Ring No. 1 junior flyweight Kenshiro Teraji fights Saturday in Japan
Highly talented Japanese boxer-puncher Kenshiro Teraji will defend his WBC junior flyweight title for the eighth time when he faces grizzled veteran Tetsuya Hisada at the EDION Arena, Osaka, Japan, on Saturday.
Teraji, who is rated No. 1 by The Ring at 108 pounds, behind champion Hiroto Kyoguchi, is pleased to be fighting again after 16-months of inactivity.
“I am happy and looking forward to the showdown that will take place,” Teraji (17-0, 10 knockouts) told The Ring through Hank Hakoda. “I am excited to fight in the ring more than ever. It has been a long time since my last fight. I do not feel that hiatus will be an issue for the next contest at all. I am in shape and I am just ready to fight.”
The 29-year-old intends to fight his fight and let Hisada worry about him.
“My ideal fight scenario would be that I take advantage of my solid footwork as usual, without getting punched, but apply my jab and bring the fight to my own pace,” he explained. “I will basically focus on my own performance, rather than on what Hisada brings in the bout.
“I will just be careful not to take an unnecessary big punch from him. I need to lower my center of gravity, to maintain stable moves regardless of any situation, by shifting my weight down especially when stepping backwards.”
Teraji had been due to face his compatriot on December 19. However, the fight was put on ice when it was revealed Teraji was involved in a drunken fracas in his native Japan. The Japanese Boxing Commission (JBC) subsequently suspended his license for three months.
“I have regrettably made a lot of people disappointed due to the incident that I caused, including my fans and even those who have supported me unconditionally,” said the repentant champion. “All I can do now is to give back to them and continue to display my boxing in the best possible manner.
“I am highly motivated to showcase my strength and score a convincing victory, where people can see how much I try to bounce back and show the positive growth as a fighter.”
To prepare for Hisada, Teraji has trained alongside Kenta Kato at the Misako gym in Tokyo. During camp he has enjoyed regular sparring sessions with the reigning OPBF junior flyweight titlist Kenichi Horikawa and unbeaten Toshiki Kawamitsu.
Teraji, who has held the WBC title since May 2017, is focused on impressing against Hisada but has several long-term goals.
“I will demonstrate an overwhelming performance,” he said confidently. “I want global boxing fans to witness my next fight to see how much stronger I have become. If I get a fight offer from overseas, I would definitely consider it, which may happen for my unification showdown in not-too-distant future.
“My top priority out of my options is to overwrite legendary Yoko Gushiken’s Japanese record of 13 consecutive world title defenses. En route to the new record, I want to earn all the belts from lineal champs in my category. My trainer and I share the same opinion that [IBF 108-pound] titleholder Felix Alvarado deserves the highest credit of all. However, I am interested in fighting all champs, including my compatriot [The Ring and WBA titlist] Hiroto Kyoguchi at some point in my career. I want to fight all of them who all have belts, but I will fight any opposition based on my team’s decision.”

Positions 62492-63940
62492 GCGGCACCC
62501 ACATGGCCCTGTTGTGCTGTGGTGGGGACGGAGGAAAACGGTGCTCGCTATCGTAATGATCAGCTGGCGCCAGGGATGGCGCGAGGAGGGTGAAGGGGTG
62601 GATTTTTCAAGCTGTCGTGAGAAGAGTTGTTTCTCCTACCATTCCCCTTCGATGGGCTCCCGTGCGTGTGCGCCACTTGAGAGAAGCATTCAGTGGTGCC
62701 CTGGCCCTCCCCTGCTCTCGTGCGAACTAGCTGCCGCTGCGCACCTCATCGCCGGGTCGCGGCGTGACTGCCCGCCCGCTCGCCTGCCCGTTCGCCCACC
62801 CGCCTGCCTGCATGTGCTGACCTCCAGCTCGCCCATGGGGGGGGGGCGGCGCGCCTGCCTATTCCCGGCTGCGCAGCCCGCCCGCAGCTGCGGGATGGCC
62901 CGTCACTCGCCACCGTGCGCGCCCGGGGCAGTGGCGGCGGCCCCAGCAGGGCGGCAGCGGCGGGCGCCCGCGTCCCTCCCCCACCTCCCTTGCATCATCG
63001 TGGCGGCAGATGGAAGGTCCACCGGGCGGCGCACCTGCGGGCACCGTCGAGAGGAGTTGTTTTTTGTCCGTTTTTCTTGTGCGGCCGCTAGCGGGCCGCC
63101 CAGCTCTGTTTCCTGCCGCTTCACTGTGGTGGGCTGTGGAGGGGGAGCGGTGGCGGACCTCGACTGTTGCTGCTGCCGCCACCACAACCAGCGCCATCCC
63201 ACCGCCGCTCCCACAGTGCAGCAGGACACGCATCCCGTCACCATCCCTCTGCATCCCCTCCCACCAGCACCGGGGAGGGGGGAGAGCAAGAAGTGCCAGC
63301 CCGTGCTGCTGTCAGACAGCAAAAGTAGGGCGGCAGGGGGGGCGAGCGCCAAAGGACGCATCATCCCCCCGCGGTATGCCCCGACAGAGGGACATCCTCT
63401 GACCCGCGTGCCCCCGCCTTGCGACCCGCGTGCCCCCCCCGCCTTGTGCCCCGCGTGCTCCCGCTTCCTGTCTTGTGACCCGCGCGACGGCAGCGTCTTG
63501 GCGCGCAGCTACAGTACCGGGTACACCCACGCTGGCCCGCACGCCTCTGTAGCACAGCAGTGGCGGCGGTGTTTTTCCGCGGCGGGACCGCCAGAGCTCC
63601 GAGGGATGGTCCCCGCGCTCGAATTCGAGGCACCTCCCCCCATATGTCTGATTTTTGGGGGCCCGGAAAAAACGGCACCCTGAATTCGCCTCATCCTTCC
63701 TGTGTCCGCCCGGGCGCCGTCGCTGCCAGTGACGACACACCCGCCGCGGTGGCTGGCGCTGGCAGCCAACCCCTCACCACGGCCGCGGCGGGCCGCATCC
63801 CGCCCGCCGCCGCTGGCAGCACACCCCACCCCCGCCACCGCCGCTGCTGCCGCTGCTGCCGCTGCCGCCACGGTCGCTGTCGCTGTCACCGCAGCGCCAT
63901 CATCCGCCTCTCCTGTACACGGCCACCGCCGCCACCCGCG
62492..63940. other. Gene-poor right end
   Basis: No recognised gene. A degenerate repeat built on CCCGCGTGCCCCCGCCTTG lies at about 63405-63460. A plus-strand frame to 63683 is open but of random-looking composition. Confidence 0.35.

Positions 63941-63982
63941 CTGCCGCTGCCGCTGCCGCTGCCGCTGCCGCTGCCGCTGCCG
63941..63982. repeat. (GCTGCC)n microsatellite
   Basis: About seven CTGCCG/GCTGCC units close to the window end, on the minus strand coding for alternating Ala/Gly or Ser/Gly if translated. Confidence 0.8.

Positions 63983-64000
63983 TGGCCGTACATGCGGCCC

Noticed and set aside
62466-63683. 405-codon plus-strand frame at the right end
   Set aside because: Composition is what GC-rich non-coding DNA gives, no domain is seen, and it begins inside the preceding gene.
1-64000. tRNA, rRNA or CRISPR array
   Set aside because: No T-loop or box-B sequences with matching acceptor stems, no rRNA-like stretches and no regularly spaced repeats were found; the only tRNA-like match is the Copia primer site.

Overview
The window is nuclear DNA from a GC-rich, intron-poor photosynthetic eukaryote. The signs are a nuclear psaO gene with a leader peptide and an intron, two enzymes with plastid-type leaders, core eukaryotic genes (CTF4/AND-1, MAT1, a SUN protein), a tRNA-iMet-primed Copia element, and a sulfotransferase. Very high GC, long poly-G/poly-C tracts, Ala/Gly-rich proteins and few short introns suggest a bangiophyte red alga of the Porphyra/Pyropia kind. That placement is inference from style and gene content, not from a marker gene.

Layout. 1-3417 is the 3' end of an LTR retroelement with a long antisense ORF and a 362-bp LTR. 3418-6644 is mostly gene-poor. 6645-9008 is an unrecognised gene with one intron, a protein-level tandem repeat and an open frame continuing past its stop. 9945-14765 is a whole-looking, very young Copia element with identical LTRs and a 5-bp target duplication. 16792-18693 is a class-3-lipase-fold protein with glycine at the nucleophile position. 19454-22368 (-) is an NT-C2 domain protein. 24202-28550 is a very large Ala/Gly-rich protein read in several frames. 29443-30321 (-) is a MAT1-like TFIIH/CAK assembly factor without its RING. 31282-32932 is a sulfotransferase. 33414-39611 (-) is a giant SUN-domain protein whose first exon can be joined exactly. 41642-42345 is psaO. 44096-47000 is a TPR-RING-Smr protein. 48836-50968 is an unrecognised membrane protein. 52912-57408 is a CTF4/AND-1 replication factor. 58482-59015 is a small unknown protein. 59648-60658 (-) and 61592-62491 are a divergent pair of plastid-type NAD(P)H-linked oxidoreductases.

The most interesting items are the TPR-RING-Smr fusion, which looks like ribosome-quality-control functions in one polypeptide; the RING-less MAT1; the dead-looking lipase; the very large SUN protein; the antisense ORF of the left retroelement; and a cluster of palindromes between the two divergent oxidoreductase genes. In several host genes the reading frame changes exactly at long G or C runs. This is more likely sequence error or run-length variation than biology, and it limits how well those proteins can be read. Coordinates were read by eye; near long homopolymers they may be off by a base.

Teraji’s father, Hisashi, who is a former OPBF light heavyweight titlist, works closely with his son and hopes he is able to return to action with a definitive performance after his prior indigestions.
“I expect Kenshiro not only to earn back trust of fans and supporters but also to make it even bigger,” he said. “Hisada is a veteran with profound ring experiences, and I am sure he is so determined in this title attempt.
“Kenshiro will try to stay out of range cutting off the ring with his footwork to find a home for his counterpunches, while a driven and durable Hisada may want to stay in close contact and engage. Considering their styles, it is highly likely to be an action-packed fight.
“Hopefully fans will enjoy a subtle technical match-up. Although it may not be easy for my son to land his punches to knock him out, he has a good chance to score a clear win. I sincerely hope everyone accepts Kenshiro warmly again by watching his performance in this coming showdown as he will never let you down.”
Hisada (34-10-2, 20 KOs) has been a professional since 2003. He was a journeyman for over a decade but won a Japanese national title in 2016. Reeling off six defenses, he turned back the challenges of amongst others, Horikawa (UD 10) and Atsushi Kakutani (TKO 8). Hisada, 36, gave Kyoguchi all he could handle in a Ring and WBA title fight in October 2019, which he eventually lost by decision.
Our correspondent Hank Hakoda co-ordinated and translated this feature.